posted on Jan, 29 2012 @ 06:14 PM
Violence is a characteristic of the human species. It's how we began, it is (for the most part) how we continue.
In the beginning we fought over food resources and hunting territories, and when one group wins there are two basic options:
1) Kill the losers
2) Enslave (place in captivity) the losers
Is exterminating the losers (as some theorize "we" did to the Neanderthal) any more humane or civilized than enslaving them? Really?
Slavery in one form or another continues to be practiced in the modern world, it just doesn't necessarily occur along racial lines.
Not so long ago US citizens were drafted into the military, whereupon they became the property of said military. How is this *not* slavery? Try to
argue with me if you wish, but first explain this: When, once upon a time while I was in the US Navy, I managed to acquire a sunburn so bad that I
couldn't work, I was written up and punished for damaging military property.
In other countries around the world, forms of slavery continue to exist. If you can honestly deny this, please crawl out from under that rock and PM
me, I'll try to help you find a better place to live.
Human history could easily be expressed as a list of horrors and atrocities perpetrated upon one group by another. We seem to focus on the Holocaust
and American slavery, but a list of human atrocities including slavery, torture, sacrifice, persecution, and the extermination of whole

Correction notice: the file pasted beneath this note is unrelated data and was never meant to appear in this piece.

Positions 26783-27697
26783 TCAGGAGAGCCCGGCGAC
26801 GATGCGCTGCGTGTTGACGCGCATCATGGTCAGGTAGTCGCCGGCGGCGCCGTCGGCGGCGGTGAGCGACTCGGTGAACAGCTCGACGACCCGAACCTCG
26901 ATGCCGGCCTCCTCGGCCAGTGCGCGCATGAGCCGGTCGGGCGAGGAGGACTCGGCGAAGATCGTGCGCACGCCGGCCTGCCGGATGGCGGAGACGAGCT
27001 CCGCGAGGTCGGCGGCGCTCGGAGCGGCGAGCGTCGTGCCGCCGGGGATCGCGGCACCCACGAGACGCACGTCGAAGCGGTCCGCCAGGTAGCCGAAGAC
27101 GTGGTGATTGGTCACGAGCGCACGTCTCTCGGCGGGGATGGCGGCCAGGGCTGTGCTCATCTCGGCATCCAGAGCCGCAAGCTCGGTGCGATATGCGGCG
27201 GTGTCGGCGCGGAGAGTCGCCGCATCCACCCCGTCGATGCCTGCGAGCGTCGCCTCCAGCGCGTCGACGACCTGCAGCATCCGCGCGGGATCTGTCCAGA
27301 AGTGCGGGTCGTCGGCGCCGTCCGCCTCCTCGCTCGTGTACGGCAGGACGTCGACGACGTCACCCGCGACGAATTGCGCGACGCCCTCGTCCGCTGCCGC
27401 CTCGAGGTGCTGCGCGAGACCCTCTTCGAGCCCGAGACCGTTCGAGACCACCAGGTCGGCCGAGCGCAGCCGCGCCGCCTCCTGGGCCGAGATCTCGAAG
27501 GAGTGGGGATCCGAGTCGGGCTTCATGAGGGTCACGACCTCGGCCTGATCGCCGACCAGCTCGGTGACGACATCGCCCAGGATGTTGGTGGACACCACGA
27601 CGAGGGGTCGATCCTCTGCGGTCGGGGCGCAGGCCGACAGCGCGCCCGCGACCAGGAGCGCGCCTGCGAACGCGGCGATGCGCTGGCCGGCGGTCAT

tribes/countries/ethnic or religious groups, and etc. could go on for pages.
Instead of continually pointing blaming fingers at each other and digging up the past as a way to justify being judgmental of others in the present
based on their race, ethnicity, religion, national origin, etc., why can't we just agree that we are what we are (human beings), we evolved through
violence and atrocities, and we're all trying to do better now that we're "civilized"?
Why can't we cherish whatever heritage, traditions, and symbols we wish and allow the other guy to do the same without having to judge and criticize
My own husband, being from Kansas City originally, has a fondness for the Confederate flag. To him it symbolizes independence, noncomformity, a
"don't mess with me or you'll regret it" attitude, and "traditions" ranging from great barbecue to hunting for your own food. The modern
"Southerners" (also called rednecks) I know cherish their individuality, independence, determination (also called "stubbornness"), creative
problem-solving (also called jerry-rigging), and love of family and community.
I don't see anything to hate in any of these values.